Red Flag Rule




    Recently you may have noticed that we are asking for more proof of who you say you are.  And while I know that much of our intake process seems superfluous (and perhaps some is) we physicians have been caught up in yet another governmental bureaucratic process that didn't intentionally include us.  You know how that works if you have ever dealt with a bureaucratic governmental (isn't that a duplication of terms?) issue.
    Certianly everyone at this point has heard of, and lived in fear of, identity theft.  This is where the Red Flag Rule is important, because if someone steals your identity they can also use your insurance plan and benefits.  And this is how we - in the medical field - get pulled into this ruling.  Because we are considered creditors we have been included in this federal rule.  As such, we are required to establish formal identity theft prevention programs to protect consumers.  And although this program was primarily directed at the financial sector (by theFTC - Federal Trade Commission), physicians got caught up in it because of the "creditor" clause.
    If you have ever been denied coverage due to factors such as "pre-existing conditions" then you will understand that if someone uses your insurance identity and has medical problems, this can be a road block to you later.  Much like having to regain your identity from a financial standpoint you may have (read WILL HAVE) to prove that you did not have the problems that insurance companies are trying to use to keep from covering you.  Of course, if we do indeed get some form of universal medical coverage, pre-existing clauses will go away.  But I digress.  Potentially there could be a case where a patient is denied future benefits based on false information in their file that actually belongs to the perpetrator of the identity theft.
    So where did this start, you ask. The Fair and Accurate Credit Transactions (FACT) Act of 2003 included an "Identity Theft Red Flags Rule" which required creditors to establish a program to prevent identity theft.  Physicians/medical entities were dragged into this by being considered "a creditor". This is defined by law as "any entity that regularly extends, renews, continues credit or arranges for the extension of credit".  Since we doctors let people owe us money, we therefore are considered creditors, and thus the long arm of the law has _____ (you fill in the blank).  We have the Federal Trade Commission (FTC) to thank for this.  And we must develop a program to accomplish 4 tasks:
      1.  Identity relevent red flags
      2.  Detect red flags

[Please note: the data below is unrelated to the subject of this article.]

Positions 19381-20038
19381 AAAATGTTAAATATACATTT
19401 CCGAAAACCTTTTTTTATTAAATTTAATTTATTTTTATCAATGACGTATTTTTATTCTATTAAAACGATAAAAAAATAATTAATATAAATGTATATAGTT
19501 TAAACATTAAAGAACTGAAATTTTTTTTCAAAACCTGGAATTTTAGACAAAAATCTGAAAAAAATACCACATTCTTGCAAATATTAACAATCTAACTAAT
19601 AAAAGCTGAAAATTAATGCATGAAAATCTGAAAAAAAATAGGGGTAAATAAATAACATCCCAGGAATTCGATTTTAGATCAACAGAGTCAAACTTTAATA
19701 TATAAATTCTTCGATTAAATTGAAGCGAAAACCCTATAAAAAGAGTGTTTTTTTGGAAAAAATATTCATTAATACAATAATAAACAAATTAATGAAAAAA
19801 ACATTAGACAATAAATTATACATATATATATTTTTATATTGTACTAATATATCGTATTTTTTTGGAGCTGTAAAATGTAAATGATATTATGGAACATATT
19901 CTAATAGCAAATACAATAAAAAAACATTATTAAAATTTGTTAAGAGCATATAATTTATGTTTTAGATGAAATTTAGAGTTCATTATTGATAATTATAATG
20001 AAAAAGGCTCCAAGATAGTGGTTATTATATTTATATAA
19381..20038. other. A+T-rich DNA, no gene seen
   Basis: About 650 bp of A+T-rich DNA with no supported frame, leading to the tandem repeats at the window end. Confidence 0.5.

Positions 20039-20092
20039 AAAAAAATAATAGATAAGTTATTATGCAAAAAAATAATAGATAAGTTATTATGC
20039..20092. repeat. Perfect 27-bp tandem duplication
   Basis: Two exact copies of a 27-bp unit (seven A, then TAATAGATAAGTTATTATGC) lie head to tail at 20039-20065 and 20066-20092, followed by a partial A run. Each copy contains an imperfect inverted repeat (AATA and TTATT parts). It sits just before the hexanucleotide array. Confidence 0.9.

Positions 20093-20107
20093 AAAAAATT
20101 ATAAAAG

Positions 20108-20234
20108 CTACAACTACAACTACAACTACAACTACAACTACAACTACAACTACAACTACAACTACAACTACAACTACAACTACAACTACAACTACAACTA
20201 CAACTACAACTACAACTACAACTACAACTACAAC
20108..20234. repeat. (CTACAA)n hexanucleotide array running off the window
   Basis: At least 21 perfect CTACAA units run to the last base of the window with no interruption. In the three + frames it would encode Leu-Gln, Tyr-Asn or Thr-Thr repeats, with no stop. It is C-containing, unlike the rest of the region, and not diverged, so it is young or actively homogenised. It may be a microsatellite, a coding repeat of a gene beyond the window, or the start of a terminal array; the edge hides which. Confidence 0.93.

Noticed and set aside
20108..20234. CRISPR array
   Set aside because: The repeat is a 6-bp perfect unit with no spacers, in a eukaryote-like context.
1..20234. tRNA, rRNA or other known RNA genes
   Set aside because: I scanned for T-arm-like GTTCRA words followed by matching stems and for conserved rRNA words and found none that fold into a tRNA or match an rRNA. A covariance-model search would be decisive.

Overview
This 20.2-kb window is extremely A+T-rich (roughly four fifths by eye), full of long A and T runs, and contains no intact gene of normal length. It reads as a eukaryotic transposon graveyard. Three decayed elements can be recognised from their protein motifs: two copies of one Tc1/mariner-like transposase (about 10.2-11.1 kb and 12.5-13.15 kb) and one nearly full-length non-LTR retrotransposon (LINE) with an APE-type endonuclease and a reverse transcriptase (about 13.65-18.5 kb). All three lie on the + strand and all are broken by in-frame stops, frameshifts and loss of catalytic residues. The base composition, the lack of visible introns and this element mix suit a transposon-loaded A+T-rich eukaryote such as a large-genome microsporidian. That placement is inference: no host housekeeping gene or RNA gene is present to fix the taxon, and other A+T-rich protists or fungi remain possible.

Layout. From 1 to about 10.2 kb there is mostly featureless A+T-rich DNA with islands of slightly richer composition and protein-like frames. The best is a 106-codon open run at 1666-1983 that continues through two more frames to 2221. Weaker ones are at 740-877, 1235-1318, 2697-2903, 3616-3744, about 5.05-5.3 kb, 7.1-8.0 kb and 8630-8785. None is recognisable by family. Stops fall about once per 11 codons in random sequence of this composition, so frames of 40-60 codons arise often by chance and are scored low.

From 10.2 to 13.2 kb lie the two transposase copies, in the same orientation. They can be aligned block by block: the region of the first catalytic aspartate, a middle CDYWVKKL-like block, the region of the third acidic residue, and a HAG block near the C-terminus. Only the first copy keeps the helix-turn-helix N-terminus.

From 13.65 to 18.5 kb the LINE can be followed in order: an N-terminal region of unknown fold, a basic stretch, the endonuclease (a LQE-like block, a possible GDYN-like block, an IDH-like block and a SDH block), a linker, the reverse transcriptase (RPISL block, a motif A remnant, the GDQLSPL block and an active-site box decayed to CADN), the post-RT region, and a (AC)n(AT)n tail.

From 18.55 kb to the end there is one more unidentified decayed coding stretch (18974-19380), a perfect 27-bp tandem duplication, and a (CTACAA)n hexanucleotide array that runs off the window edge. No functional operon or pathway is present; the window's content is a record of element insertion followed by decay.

3.  Prevent and mitigate identity theft
      4.  Update the prevention program regularly
                                THANKS GOV, I NEEDED SOMETHING MORE TO DO
    So what is a red flag?  Quite possibly anything, if you ask me: bascially any sign that your credentials are not valid or a sign that someone else is posing as you.  These include the usual and customary things like alerts or warning from any agency, particularly agencies that handle our accounts (i.e. billing companies), and any "suspicious-looking" document or activity.  We have to develop a policy/program to deal with this issue.  Anyone who works for a company knows about policies and procedures, rules and regs.  This also means we add a statement to our HIPAA document; yes, we know it's long and cumbersome already.
    So what does this mean for you, our patient, when you come to our office?  It means that we ask for more documentation of who you say you are.  We ask for more documents to corroborate the first set of documents you gave us.  While it is annoying for you (particularly those of us who dislike Big Brother application) it is important protection for you and now a legal requirement.
    So we will be asking for the following from you - our patient:
      1.  Proof of identity
      2.  A photo ID
      3.  More than one document of identity
      4.  The usual insurance information
      5.  We will be matching information you give to that already on file to ensure it matches
      6.  Your social security number; I feel your pain here as I hate to give mine to anyone too
      7.  If you receive a bill or EOB that you don't think is yours, contact us
      8.  If you call us requesting information about yourself or a loved one,
           we will be requiring proof of your identity before providing that information. 
           We already do this because of HIPAA.
    So, not only is Big Brother watching you and knows more about you than you wanted known, he is also demanding that you verify who you are.